Jerry Wagner founded Flexible Plan Investments in 1981. He's seen every phase in the investor sentiment cycle and his insights here are definitely worth reviewing.
Doris Day, a top box-office draw of the 1950s and early ’60s, has always been one of my favorite entertainers.
Some may not recall that in addition to her movie career, Doris Day was also a pop recording artist. She got her start in the big-band/radio era but had a singing career that spanned two decades. Along the way, she had many No. 1 records and appeared often on the Billboard charts.
The song most associated with her was probably “Que Será, Será.” Although the song made it to No. 2 on the hit parade and was the theme for the five-year run of her TV show, Day was not a fan. “I just, I didn’t think it was a good song,” she once said.
I have to say I agree with her. While I like the tune, the lyrics turn me off. “Que Será, Será” translates to “Whatever will be, will be.” I could never approach life that way. I have always been more hands-on and full of self-determination.
I guess it’s not surprising that when it came to investing, I took a similar approach. Too often, I saw that investors who took a “whatever will be, will be” approach ended up suffering when a ’50s-like bull market came to a crashing end.
Investing for “whatever will be”
A bull market is certainly like living in the 1950s. In the ’50s, life seemed easygoing. The economy was roaring, and the stock market was soaring. It seemed like it would never end.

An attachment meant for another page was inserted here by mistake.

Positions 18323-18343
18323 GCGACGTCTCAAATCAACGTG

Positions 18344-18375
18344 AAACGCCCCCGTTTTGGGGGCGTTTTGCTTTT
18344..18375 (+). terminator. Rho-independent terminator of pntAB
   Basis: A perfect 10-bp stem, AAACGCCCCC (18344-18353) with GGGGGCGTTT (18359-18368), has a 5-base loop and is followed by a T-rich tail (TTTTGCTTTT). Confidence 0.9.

I know that’s how I felt in my first 10 years of life. Then a recession hit, and you could see the daily concern on my father’s face. He’d started his own business in ’54, and it had done well for him. Three years into it, he purchased a lot for a new home. He was in the midst of building it when the recession hit and money got really tight. It was touch and go for a while. But he worked harder and recovered, seeing even greater success in the ’60s.
Investors can be lulled into a sense of security during the good times. They probably take on more risk than they should when times are good. Unfortunately, as Dad found out, the recession or a black swan (such as an unforeseen pandemic), always hits eventually.
One of the best ways to avoid the heartache and losses that such an unpredictable event can cause is to invest as if such an event is always possible. My experiences from being committed to actively managing my portfolio for over 50 years have given rise to this conclusion.
The ’50s was also when “buy and hope” investing came of age. Believe me, no one would have told an investor to just “buy and hope” in the ’30s or ’40s! Instead of sitting and taking it, the dynamic risk-management approach that I believe should guide investing activity seeks out opportunities for both profits and risk avoidance.
A “que será, será” investing approach may be a pleasant tune to whistle while you work through the good times, but it can sound “out of tune” when bad times hit. During a nasty economic environment is not when you want someone to remind you that “whatever will be, will be.”